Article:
9.4 Platform components

The platform comprises the following modules, which are illustrated in Fig. 20: •

Back-end services—this provides the core of the platform functionalities. It is a set of services that allow connections to data providers, propagation processing and aggregation of data feeds, execution and maintenance of models, as well as their management in a multiuser environment. Front-end client APIs—this provides a set of programmatic and graphical interfaces that can be used to interact

with a platform to implement and test analytical models. The programmatic access provides model templates to simplify access to some of the functionalities and defines generic structure of every model in the platform. The graphic user interface allows visual management of analytical models. It enables the user to visualize data in various forms, provides data watch grid capabilities, provides a dynamic visualization of group behavior of data and allows users to observe information on events relevant to the user’s environment. Connectivity engine—this functionality provides a means of communication with the outside world, with financial brokers, data providers and others. Each of the outside venues utilized by the platform has a dedicated connector object responsible for control of communication. This is possible due to the fact that each of the outside institutions provide either a dedicated API or is using a communication protocol (e.g., the FIX protocol and the JSON/XML-based protocol). The platform provides a generalized interface to allow standardization of a variety of connectors. Internal communication layer—the idea behind the use of the internal messaging system in the platform draws from the concept of event-driven programming. Analytical platforms utilize events as a main means of communication between their elements. The elements, in turn, are either producers or consumers of the events. The approach significantly simplifies the architecture of such system while making it scalable and flexible for further extensions. Aggregation database—this provides a fast and robust DBMS functionality, for an entry-level aggregation of data, which is then filtered, enriched, restructured and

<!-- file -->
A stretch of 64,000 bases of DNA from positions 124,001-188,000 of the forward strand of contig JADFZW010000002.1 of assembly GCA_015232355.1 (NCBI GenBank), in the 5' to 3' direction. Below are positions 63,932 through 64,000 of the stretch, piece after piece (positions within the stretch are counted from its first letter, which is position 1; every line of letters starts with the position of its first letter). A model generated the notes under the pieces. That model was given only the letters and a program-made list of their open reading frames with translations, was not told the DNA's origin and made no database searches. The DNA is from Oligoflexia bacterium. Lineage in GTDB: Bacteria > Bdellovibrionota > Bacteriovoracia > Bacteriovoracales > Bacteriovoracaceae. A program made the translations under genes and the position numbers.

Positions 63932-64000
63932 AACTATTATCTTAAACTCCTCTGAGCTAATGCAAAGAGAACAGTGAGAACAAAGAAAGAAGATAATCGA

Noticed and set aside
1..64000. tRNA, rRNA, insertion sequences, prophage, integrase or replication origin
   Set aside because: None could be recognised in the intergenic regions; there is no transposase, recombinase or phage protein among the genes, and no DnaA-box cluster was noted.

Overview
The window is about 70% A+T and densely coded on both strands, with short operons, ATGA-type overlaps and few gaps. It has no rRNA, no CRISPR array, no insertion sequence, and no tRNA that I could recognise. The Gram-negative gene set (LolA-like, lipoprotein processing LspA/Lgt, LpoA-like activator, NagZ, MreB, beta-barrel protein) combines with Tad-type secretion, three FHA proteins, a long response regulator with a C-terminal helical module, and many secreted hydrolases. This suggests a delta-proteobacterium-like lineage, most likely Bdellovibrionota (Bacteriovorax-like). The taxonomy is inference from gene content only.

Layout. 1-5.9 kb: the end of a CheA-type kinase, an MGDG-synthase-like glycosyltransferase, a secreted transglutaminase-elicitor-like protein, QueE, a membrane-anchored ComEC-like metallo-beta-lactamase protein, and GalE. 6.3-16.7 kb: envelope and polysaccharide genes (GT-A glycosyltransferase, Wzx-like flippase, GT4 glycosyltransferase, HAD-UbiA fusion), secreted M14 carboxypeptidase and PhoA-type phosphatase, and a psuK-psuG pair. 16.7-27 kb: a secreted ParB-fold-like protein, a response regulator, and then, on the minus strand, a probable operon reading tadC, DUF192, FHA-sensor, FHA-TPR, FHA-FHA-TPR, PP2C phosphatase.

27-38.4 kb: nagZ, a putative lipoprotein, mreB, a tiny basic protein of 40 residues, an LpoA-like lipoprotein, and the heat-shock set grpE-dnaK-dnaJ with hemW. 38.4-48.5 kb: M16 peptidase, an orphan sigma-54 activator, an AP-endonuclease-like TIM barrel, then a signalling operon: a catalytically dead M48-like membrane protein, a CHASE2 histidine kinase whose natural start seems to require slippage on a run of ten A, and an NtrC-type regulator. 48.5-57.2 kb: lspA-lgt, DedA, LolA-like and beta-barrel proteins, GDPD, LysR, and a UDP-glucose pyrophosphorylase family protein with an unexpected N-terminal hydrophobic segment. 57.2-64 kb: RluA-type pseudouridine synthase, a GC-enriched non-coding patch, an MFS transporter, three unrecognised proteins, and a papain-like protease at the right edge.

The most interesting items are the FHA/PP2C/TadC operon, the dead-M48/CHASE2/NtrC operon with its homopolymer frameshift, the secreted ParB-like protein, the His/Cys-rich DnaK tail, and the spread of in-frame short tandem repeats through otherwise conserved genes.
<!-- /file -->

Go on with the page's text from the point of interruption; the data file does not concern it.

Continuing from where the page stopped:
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Fig. 20 Environment System Architecture and Modules

stored in big data facilities. Aggregation facilities enable analytical platforms to store, extract and manipulate large amounts of data. The storage capabilities of the Aggregation element not only allow replay of historical data for modeling purposes, but also enable other, more sophisticated tasks related to functioning of the platform including model risk analysis, evaluation of performance of models and many more. Client SDK—this is a complete set of APIs (Application Programming Interfaces) that enable development, implementation and testing of new analytical models with use of the developer’s favorite IDE (Integrated Development Environment). The SDK allows connection from the IDE to the server side of the platform to provide all the functionalities the user may need to develop and execute models. Shared memory—this provides a buffer-type functionality that speeds up the delivery of temporal/ historical data to models and the analytics-related elements of the platform (i.e., the statistical analysis library of methods), and, at the same time, reduces the memory usage requirement. The main idea is to have a central point in the memory (RAM) of the platform that will manage and provide a temporal/historical data from the current point of time up to a specified number